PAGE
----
## Saturday, November 19, 2005

### Overflow

One of the major design decisions I had to make for Q1 was how to handle two things that seem unrelated, but really are: arithmetic overflow and conditions. Arithmetic overflow occurs when the result of arithmetic (either addition or subtraction) is a number that is too large to be represented in a single word (a register; as Q1 is a 32-bit CPU, its words are 32-bit).

Take the case of the unsigned addition of 0xFFFFFFFF and 0xFFFFFFFF (the largest possible numbers). The correct result of this addition is 0x1FFFFFFFE. However, this result requires 33 bit, and is thus truncated to 0xFFFFFFFE when placed in a register; one bit of significant data is loss.

Now, at the risk of confusing you, I should make it clear that the lost 33rd bit is not always significant. Take, for example, the subtraction of 5 from 10. In two's complement math this is performed by negating the 5 (to get 0xFFFFFFFB) and then adding it to 10. The result of this is 0x100000005, which is 33 bits. In this case, one bit is lost, but it contains no actual information. A single example such as this isn't sufficient to prove it is so, so I'll tell you straight out: for unsigned subtraction, overflow occurs if and only if there is NO loss of the 33rd bit - exactly the opposite of the case for addition.

However, it gets even more complicated. Consider the signed addition of 0x40000000 and 0x50000000. Both of these numbers are positive, so the result must also be positive. However, the result of addition is 0x90000000; the fact that the highest bit has been set indicates that the number is negative. Overflow has occurred, even though the 33rd bit hasn't been touched. Now consider the addition of -1 and -1 (0xFFFFFFFF). In this case the result is 0x1FFFFFFFE, or 0xFFFFFFFE (-2) when truncated. Here, the 33rd bit is lost, but no overflow has occurred.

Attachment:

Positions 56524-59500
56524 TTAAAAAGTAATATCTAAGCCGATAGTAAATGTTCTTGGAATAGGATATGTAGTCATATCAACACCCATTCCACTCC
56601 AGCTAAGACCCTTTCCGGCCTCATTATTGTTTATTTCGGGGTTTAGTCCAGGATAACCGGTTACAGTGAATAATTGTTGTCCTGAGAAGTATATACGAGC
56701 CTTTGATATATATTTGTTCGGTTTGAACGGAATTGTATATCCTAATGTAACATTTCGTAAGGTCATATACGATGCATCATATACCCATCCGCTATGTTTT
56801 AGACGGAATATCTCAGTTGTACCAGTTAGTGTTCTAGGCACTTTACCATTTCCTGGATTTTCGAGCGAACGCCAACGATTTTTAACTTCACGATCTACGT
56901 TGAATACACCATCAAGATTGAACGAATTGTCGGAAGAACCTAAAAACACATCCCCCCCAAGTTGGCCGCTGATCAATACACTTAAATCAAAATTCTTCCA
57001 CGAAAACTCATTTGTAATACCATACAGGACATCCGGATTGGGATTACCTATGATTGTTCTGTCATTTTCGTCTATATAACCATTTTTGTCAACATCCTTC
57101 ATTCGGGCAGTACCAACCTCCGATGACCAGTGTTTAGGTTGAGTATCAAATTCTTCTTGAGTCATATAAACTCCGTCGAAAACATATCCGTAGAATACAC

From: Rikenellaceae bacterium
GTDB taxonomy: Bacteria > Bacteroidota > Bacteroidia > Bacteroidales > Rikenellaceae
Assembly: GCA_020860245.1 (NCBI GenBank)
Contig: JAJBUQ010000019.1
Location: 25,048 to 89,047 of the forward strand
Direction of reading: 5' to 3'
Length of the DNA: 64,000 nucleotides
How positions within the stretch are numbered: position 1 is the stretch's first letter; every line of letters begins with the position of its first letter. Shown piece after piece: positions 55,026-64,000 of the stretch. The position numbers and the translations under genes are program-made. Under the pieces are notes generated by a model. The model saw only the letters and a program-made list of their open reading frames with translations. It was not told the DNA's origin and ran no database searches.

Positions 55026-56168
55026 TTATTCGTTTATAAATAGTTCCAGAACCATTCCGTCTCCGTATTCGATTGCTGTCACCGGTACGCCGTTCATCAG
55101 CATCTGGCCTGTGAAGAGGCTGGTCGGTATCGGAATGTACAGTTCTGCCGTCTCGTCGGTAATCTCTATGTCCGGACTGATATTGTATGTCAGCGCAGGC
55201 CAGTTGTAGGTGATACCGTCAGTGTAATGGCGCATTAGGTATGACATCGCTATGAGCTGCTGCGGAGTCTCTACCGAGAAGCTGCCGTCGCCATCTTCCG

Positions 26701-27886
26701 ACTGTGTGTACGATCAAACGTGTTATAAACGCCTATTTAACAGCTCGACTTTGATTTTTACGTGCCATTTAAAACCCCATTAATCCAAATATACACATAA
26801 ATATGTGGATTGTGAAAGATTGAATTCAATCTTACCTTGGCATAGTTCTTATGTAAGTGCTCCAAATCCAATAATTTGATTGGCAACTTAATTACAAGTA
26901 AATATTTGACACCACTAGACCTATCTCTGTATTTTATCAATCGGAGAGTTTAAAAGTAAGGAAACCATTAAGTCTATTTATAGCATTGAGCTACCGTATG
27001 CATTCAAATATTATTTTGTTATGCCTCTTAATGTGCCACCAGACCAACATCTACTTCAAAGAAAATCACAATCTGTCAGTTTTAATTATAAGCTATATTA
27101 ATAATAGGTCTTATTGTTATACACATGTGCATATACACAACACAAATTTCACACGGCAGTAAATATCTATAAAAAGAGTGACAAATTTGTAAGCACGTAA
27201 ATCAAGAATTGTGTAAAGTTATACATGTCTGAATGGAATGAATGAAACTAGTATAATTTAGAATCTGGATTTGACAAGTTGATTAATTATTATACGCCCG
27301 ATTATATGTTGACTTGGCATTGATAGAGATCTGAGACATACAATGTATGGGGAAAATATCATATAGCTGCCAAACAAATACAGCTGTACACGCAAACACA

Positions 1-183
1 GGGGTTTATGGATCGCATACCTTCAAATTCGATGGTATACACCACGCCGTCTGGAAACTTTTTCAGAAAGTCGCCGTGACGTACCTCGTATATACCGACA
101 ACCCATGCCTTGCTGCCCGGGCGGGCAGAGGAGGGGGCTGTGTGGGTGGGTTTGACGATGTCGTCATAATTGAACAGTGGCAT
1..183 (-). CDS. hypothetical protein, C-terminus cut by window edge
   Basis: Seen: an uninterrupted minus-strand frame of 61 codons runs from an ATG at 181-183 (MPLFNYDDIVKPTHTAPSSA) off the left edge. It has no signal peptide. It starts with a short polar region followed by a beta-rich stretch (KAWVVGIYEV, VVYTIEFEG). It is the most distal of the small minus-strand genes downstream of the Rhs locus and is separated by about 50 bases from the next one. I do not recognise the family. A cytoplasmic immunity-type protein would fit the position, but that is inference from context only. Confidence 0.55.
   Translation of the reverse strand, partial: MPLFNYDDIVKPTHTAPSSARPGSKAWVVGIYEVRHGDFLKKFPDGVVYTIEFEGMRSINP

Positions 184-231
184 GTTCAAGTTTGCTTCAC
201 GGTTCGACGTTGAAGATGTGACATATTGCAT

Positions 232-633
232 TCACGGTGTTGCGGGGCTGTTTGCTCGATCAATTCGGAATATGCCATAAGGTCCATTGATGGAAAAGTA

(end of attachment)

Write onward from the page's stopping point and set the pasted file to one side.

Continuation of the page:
What this means is that there are different methods of detecting overflow for signed and unsigned arithmetic. Unsigned arithmetic is fairly simple: if ((33rd_bit != 0) != is_subtraction), overflow has occurred. For signed arithmetic, it's more complicated. First of all, let me tell you that this equation, although it appears in some computer architecture books (like mine), is NOT correct: if (33rd_bit != 32nd_bit) overflow. The correct equation is: if ((32nd_bit_of_operand_1 == 32rd_bit_of_operand_2) && (32nd_bit_of_result != 32nd_bit_of_operand_1)) overflow. In other words, if both operands have the same sign (remember that with subtraction one operand will be negated; this must be taken into account), but the sign of the result is different, then overflow has occurred. Traditionally, unsigned overflow is referred to as a carry, and signed overflow is referred to as overflow (neither of which are particularly good names).